Published: Sun, September 23, 2018
Finance | By Cynthia Curry

Iran's Oil Exports Rapidly Decline As Other Producers Fill The Void

Iran's Oil Exports Rapidly Decline As Other Producers Fill The Void

President Donald Trump has once again cast blame on OPEC for high oil prices, even though his own policies have helped fuel the surge. Given the Kingdom's preference for Brent prices above $80/barrel, OPEC may not increase supply unless prices remain elevated.

Before the EIA report, benchmark West Texas Intermediate (WTI) crude for October delivery traded up about 1%, at around $70.40 a barrel, and it was unchanged shortly after the report's release.

Oil prices have increased from about $50 a barrel last September to more than $70 a barrel today, with a rebalancing of supply and demand in the market as well as major weather and geopolitical events playing a part.

Last year, Iran exported a monthly average of 2.5 mb per day, including 2.1 mb/d of crude oil and 400,000 b/d of gas condensate.

It is unclear how easily other producers, such as Saudi Arabia, Iraq and Russian Federation, can compensate for lost supply.

Jason Gammel, analyst at US bank Jefferies, said he expects Saudi Arabia to try to keep the oil market adequately supplied into 2019, "but at the cost of spare capacity", a key supply buffer to prevent oil price volatility.

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"OPEC does listen to Donald Trump", said Phil Flynn, senior market analyst at The PRICE Futures Group, during an interview with FOX Business.

Two of OPEC's founding members, Iran and Venezuela, are under sanctions from Washington. Brent is close to four-year highs, trading just below $80 a barrel, as investors bet that Opec will be unable to compensate fully for the loss of oil from Iran, Opec's third-biggest producer.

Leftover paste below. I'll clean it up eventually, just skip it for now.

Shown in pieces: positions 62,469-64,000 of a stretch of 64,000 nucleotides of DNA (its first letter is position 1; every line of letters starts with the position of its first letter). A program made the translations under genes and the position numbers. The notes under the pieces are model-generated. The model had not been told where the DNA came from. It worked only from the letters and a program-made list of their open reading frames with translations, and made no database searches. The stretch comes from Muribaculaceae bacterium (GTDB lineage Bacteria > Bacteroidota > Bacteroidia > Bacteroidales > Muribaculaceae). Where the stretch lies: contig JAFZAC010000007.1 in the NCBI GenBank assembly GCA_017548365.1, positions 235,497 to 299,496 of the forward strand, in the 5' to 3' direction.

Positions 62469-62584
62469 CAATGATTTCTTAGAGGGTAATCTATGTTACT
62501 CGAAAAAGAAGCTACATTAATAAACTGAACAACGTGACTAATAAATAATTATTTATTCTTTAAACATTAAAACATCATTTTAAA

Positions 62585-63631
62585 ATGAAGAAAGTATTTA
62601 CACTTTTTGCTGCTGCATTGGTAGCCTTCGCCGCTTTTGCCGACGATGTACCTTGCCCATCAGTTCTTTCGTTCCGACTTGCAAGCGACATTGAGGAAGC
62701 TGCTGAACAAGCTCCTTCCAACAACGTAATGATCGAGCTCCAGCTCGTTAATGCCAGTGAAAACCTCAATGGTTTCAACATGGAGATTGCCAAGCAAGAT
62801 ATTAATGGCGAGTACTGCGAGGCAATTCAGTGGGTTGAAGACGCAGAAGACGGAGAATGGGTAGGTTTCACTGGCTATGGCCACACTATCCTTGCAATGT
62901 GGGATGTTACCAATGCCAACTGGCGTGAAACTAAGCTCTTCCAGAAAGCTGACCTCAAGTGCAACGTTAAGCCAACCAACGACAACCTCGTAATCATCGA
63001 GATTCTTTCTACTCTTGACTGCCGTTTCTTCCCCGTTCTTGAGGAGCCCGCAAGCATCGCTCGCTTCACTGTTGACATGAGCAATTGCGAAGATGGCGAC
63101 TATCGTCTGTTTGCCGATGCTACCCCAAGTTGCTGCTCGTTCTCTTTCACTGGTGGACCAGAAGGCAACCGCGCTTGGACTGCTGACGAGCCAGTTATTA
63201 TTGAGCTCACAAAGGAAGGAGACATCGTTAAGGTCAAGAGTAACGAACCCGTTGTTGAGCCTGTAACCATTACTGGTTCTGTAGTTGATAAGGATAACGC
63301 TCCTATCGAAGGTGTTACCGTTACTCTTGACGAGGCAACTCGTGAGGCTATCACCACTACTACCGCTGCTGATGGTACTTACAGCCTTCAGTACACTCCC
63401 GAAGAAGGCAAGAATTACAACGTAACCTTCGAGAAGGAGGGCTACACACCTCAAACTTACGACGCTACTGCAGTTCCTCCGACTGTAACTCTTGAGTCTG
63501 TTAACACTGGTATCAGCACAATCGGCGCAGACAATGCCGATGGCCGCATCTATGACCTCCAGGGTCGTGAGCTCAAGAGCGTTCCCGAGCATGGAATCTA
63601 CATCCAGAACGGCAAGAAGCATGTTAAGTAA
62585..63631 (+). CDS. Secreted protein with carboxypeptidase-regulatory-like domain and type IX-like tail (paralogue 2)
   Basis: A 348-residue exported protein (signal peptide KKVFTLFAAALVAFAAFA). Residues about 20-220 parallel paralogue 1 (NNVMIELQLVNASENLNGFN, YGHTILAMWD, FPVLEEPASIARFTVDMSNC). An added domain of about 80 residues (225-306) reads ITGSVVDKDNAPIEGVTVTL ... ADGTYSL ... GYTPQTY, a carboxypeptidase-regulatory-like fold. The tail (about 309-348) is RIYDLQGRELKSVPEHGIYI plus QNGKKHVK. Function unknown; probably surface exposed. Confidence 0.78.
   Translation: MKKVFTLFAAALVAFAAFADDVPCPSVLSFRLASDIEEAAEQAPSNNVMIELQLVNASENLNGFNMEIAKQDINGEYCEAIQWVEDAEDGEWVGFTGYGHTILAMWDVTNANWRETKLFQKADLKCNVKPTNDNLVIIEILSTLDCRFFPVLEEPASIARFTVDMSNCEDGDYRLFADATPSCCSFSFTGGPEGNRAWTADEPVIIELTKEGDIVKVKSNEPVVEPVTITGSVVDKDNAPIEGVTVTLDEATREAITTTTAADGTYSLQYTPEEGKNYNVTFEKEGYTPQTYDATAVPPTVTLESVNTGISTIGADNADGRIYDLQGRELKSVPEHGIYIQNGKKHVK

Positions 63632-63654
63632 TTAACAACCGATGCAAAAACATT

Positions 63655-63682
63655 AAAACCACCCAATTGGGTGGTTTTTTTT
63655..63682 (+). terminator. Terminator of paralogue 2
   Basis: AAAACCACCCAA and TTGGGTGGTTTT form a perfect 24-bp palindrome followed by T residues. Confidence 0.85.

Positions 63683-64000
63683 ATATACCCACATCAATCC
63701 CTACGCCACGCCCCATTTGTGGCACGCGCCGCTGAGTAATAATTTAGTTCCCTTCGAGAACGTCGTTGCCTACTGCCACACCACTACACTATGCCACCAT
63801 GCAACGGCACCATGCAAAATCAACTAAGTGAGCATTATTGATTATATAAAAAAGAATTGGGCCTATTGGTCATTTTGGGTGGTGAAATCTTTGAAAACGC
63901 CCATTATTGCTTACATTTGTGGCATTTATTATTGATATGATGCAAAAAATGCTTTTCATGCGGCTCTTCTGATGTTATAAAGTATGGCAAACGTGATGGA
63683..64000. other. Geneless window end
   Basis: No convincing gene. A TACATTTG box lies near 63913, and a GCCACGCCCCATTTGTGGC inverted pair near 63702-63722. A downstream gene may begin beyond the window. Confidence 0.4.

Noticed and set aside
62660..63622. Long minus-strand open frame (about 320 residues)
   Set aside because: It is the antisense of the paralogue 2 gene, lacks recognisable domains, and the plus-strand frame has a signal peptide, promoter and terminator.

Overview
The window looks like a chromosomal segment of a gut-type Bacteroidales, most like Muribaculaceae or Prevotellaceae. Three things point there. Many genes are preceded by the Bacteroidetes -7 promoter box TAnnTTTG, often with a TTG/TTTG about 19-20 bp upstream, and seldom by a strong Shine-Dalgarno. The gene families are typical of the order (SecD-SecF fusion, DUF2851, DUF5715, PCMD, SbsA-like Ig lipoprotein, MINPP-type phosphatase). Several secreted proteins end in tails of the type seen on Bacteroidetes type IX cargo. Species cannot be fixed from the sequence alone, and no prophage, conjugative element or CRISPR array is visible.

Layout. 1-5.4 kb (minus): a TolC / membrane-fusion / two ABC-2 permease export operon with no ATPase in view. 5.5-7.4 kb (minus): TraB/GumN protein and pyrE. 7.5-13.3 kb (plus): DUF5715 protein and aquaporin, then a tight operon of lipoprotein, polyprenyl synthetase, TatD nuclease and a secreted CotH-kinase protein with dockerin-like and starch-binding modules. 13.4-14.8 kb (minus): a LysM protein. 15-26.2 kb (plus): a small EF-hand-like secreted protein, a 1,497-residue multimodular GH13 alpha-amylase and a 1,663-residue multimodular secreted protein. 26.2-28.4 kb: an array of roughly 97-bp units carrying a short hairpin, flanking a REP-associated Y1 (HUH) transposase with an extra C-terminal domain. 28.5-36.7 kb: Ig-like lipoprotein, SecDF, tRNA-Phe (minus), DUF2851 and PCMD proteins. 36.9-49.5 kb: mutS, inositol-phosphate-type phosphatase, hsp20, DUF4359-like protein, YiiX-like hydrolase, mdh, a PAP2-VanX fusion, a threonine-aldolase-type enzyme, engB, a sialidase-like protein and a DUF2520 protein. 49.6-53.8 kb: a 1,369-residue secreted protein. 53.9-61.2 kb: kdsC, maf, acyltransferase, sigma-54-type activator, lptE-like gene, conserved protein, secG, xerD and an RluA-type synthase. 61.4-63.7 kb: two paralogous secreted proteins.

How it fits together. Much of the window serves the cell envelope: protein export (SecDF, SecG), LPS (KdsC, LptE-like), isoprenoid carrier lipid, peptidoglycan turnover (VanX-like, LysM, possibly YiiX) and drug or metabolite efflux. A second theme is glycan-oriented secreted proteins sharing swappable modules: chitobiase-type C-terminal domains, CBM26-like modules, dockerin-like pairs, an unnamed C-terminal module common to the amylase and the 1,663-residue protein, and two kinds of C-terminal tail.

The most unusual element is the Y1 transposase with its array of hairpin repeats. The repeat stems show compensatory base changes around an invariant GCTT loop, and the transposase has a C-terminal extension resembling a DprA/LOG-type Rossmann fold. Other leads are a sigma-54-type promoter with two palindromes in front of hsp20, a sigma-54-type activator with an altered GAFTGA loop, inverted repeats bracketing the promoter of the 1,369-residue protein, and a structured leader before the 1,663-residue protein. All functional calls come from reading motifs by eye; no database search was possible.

The president has tweeted several times that he wants low oil prices, prodding OPEC to simply open its spigots. Gasoline stocks fell 1.7 million barrels versus forecasts for a 100,000-barrel drop.

USA sanctions on Iran are set to hit Tehran's oil sales on November 5, with S&P Global Platts Analytics forecasting that up to 1.4 million b/d of Iranian supplies will be shut-in.

With the caveat that it's quite possible to over-interpret Trump's tweets, today's action underscores the tricky oil politics facing the White House. Saudi Arabia, Russia and the United States are the world's three largest oil producers.

Saudi officials believe there is insufficient oil demand so far to justify raising Saudi output much beyond the roughly 400,000 bpd that it has pumped above its 10 million bpd target, OPEC and industry sources told Reuters. It is unclear whether producers such as Saudi Arabia, Iraq and Russian Federation can compensate for lost supply.

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